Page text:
CLARK FREEPORT --- The Diosdado Macapagal International Airport (DMIA), the country's second premier gateway after the Ninoy Aquino International Airport (NAIA), is experiencing an air traffic boom.
Victor Jose Luciano, president of Clark International Airport Corporation (CIAC), said this is an indication that business is thriving in the Central Luzon region.
Luciano even attributed the success of DMIA, which is under the control and management of CIAC, with the influx of big-ticket investors and tourists into Clark.
The CIAC head, who has been responsible for converting the military airport into a hub of budget airlines, has effectively lured several airlines into making DMIA their regular destination in the Philippines.
Luciano started with CIAC as its president in September 2006 but he's been with Clark Development Corporation as its executive vice president since June 2001. One of his main functions was in aviation.
"We took over a moribund airport. It was dormant for more than a decade, from 1990 since the Mount Pinatubo eruption until late 2001. Pero sayang, infrastructure was already there. We've learned there were potential investors but all of them didn't continue. Puro maiden flights," he said.
Before the Americans left Clark, they already made it as the only airport outside continental US that can land a space shuttle.
Luciano, being a marketing person, knew what he was talking about. His experience with the private sector as manager for Asiana Airlines, a Korean company, was very helpful.
First to come in, according to Luciano, was the United Parcel Service (UPS), which made its maiden flights in 2002. Since then, UPS has Clark as its inter-Asia hub. Packages from Europe and the US are being sorted out in Clark for distribution in nearby Asian countries.
As a former Asiana executive, Luciano was also instrumental in luring in his former employer to make DMIA their base in the country.
"Even though I came from them, it wasn't that easy. Korean-based Asiana Airlines already had flights in NAIA. I travelled back and forth to Seoul and personally talked with the top executive. I brought them here and showed them our tourism potential. I let them play golf in Clark and even in Hacienda Luisita. They were thrilled," he recounts.
From chartered flights twice a week, it became daily until 11 times a week. The volume of Korean tourists increased as months went by.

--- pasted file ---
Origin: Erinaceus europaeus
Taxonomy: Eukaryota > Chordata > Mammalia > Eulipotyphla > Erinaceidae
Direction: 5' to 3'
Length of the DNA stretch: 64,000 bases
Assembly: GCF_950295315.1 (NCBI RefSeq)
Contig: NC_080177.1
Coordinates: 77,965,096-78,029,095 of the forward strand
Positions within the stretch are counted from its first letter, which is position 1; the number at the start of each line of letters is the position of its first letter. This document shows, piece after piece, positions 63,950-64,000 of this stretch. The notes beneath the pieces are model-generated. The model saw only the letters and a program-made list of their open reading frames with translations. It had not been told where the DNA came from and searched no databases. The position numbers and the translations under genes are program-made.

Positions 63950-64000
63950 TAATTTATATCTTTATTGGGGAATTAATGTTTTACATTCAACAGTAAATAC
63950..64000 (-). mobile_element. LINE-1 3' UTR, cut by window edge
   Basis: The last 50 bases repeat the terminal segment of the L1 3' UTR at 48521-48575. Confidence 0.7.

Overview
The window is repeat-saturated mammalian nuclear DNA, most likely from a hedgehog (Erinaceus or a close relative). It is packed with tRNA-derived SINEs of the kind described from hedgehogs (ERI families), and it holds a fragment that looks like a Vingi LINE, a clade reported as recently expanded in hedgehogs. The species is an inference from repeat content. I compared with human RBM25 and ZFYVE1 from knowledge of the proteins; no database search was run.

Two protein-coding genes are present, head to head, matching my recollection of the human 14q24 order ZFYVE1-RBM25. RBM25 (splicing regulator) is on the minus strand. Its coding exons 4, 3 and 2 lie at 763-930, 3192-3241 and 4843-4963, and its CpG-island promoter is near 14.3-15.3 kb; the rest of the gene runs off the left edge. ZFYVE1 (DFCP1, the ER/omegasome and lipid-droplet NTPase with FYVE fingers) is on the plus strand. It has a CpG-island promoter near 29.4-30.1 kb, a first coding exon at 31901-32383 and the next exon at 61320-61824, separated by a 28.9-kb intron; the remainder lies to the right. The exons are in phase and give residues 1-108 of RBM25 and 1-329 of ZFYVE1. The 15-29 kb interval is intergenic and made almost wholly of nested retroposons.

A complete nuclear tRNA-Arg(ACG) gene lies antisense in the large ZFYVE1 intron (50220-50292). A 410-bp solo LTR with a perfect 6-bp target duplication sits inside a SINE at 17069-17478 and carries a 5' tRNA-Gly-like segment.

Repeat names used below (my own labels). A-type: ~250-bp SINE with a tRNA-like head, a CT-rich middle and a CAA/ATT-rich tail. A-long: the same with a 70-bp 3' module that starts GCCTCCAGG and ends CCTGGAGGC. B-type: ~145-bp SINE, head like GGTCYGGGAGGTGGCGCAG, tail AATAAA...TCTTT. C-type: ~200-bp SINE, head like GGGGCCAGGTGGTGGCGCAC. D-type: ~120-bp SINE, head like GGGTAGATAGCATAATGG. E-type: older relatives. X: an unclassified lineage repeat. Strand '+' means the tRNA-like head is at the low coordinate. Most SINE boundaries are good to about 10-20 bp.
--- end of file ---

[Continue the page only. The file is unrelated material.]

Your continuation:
"They were initially avid golfers who eventually brought in their family for long vacations, especially during winter. Soon, bigger planes were needed. Koreans came in not only as tourists but as investors, students and many as permanent residents. The revenue of Angeles City also doubled. More than that, Asiana Airlines' business grew because of the Philippine market," said Luciano.
"When I was with them, it was a raising airline. Now it's the second flag carrier in Korea. Here in the Philippines, after 16 years of operation, in terms of international volume, it's probably the second to Cathay Pacific. Ang laki rin ng transformation niya," Luciano recounts.
About 90 percent of Asiana's passengers are Koreans. Filipinos and other passengers can go to the US and other major destination from Clark and vice-versa though Asiana Airlines with no worries of diverted flights.
With the planes coming in -- both commercial and industrial -- business is thriving in the once ghostly Clark, which was almost inundated by the eruption of Mount Pinatubo.
Now, there are more than 300 companies/locators based inside the Clark Freeport zone, many from business processing and outsourcing (BPOs) firms to tourism and aviation.
Of late, DMIA proved to be the best choice for diverted flights from NAIA 1, 2 and 3 when there's bad weather.
Luciano has more plans for CIAC. One, he hopes that more airline companies, the flag carries, will make DMIA their base in Asia.
"We have a bigger airport and the rates here, as we all know, are more affordable than in Manila. Because of new innovations like SCTEX and NLEX, travel time to and from Clark is faster and easier now. More import, because of less or no air pollution at all to speak of, the skies in Clark are much, much cleaner. What more can you ask for?" Luciano said. (Reynaldo G. Navales)